Texas – -(Ammoland.com– Revolvers made by J. H. Dance & Bros. are some of the most distinctive guns to come out of the south during the Civil War. These revolvers lack a recoil shield on both sides of the gun, giving their frame a very flat look which makes them easy to identify.
James Henry Dance headed to Texas in the 1850s. A year later, his three brothers, two sisters, and one cousin joined him, where they opened a machine shop and lumber mill across the street from their family home.
All of the male family members enlisted with the Confederacy in 1861, serving with the 35th Texas Cavalry (Brown’s Regiment). Because revolvers were in such high demand, many newspaper editors, such as the one at Houston’s Tri-Weekly Telegraph, noted that “However much we want men in the field, it is certain good and well-skilled mechanics in pistol factories are worth ten times as much as in the field.” Eventually, Texas Governor Francis Lubbock gave in and exempted the Dance factory workers from military service. All told, 35 soldiers were detailed to the Dance factory, 23 of which came from the 35th Texas Cavalry (Brown’s Regiment). Production on revolvers began in 1862 with the first guns being completed by mid-July.
Many contemporaries believed the Dance revolvers to be a superior design to any others on the market. In the September 5, 1862, edition of the Tri-Weekly Telegraph, the editors called the guns “superior to Colt's best.”
The exact number of J.H. Dance & Brothers revolvers made is unknown; estimates put it somewhere between 325 and 500. Visual cues, such as the lack of recoil shield, have to be used to identify their guns because none have ever surfaced bearing the Dance name. Other tips to identifying a Dance are the rather square, thick, and heavy trigger guards, and the larger-than-average dies used to mark the serial numbers. On that note, not all of the guns have numbers; some have been observed with shapes instead, such as diamonds, or a combination of both.
The majority were made in .44 caliber, but they also produced some .36 caliber models. This made them the only company to have produced both calibers for the Confederacy.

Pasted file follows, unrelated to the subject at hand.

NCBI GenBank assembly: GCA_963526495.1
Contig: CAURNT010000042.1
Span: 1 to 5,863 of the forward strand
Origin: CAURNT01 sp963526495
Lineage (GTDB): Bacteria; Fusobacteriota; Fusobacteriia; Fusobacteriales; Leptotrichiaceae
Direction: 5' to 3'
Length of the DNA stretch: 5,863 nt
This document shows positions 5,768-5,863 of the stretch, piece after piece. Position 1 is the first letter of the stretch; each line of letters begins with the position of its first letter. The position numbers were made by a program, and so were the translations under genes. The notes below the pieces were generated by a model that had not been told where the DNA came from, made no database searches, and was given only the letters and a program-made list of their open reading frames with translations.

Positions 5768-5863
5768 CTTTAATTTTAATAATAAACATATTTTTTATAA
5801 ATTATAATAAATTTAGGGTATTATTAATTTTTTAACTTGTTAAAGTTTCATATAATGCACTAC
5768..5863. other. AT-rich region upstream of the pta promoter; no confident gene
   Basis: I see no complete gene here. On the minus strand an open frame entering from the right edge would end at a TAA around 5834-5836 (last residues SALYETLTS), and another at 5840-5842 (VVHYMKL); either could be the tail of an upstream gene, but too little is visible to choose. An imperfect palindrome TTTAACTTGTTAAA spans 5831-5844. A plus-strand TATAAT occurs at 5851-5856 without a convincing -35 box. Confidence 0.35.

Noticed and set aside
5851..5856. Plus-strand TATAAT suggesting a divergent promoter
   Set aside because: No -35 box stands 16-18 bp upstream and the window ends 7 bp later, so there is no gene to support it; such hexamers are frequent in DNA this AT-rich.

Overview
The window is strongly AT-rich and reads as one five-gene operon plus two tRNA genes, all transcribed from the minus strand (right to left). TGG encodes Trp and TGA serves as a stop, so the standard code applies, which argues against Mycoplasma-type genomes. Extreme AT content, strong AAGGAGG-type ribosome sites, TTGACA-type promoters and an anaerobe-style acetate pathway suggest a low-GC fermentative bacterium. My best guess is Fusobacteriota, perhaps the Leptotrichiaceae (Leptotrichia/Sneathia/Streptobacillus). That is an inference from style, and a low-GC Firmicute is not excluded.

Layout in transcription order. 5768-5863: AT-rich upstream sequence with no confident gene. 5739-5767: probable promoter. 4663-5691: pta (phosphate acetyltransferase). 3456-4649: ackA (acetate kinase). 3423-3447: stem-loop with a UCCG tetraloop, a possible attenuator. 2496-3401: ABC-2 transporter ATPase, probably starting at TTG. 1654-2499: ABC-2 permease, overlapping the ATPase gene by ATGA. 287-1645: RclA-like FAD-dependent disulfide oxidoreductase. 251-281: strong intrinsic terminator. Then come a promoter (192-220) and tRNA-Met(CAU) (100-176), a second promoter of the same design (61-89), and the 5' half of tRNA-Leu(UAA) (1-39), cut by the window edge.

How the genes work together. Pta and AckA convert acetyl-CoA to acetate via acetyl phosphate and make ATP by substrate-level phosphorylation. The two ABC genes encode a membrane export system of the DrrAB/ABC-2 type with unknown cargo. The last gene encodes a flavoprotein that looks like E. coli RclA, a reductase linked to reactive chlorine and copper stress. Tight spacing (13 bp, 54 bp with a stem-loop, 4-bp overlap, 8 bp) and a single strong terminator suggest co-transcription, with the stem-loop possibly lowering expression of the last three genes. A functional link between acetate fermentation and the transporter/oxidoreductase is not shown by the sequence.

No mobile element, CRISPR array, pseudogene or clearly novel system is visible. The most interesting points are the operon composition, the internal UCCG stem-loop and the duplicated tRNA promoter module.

It has long been held that the company’s decision to relocate to Anderson, Texas, was to avoid being shelled by gun boats on the Brazos River. While that may be true, it was also largely due in part to the company being purchased by the Confederacy, which just so happened to have an Ordnance Works in Anderson. Acquisition of the company likely happened in early 1864, but it took some time to coordinate get everything ready to go back into production. Production resumed in June, with the final record of production being some 46 guns on June 6.
With the war over, the male members of the Dance family went back to their peacetime professions. Their family legacy still looms large. Die-hard enthusiasts can still make a pilgrimage of sorts to stand where they stood. The home that they purchased in 1858 was occupied continuously by members of the Dance family until 1908. It’s still a beautiful home, and there’s a plaque out front that discusses the history and importance of the house. Their machine shop and lumber mill was destroyed by a storm in 1900. Nothing remains but some nondescript brick foundations and a plaque noting its former location.
The guns are highly prized by collectors, with recent examples selling for almost $200,000. One should exercise extreme caution when considering the purchase of a supposed-original Dance revolver, especially the rarer 36-caliber version. Many fakes have been made by removing the recoil shield on Colt revolvers, but this is further complicated by the fact that there are at least three .36-caliber and one .44-caliber Dance revolvers that have been verified as genuine that have recoil shields.
East Columbia, Texas, is but a tiny dot on the map today, boasting fewer than 100 residents, but it’s certainly rich in history. It is the only town that can claim that Stephen F. Austin, Sam Houston, Antonio Lopez de Santa Anna, and many other Texas notables walked its streets. In the gun collecting community, I’m confident one could claim that the Dance brothers qualify as “other Texas notables” … and no one would challenge you on that.
About Logan Metesh
Logan Metesh is a historian with a focus on firearms history and development. He runs High Caliber History LLC and has more than a decade of experience working for the Smithsonian Institution, the National Park Service, and the NRA Museums. His ability to present history and research in an engaging manner has made him a sought after consultant, writer, and museum professional. The ease with which he can recall obscure historical facts and figures makes him very good at Jeopardy!, but exceptionally bad at geometry.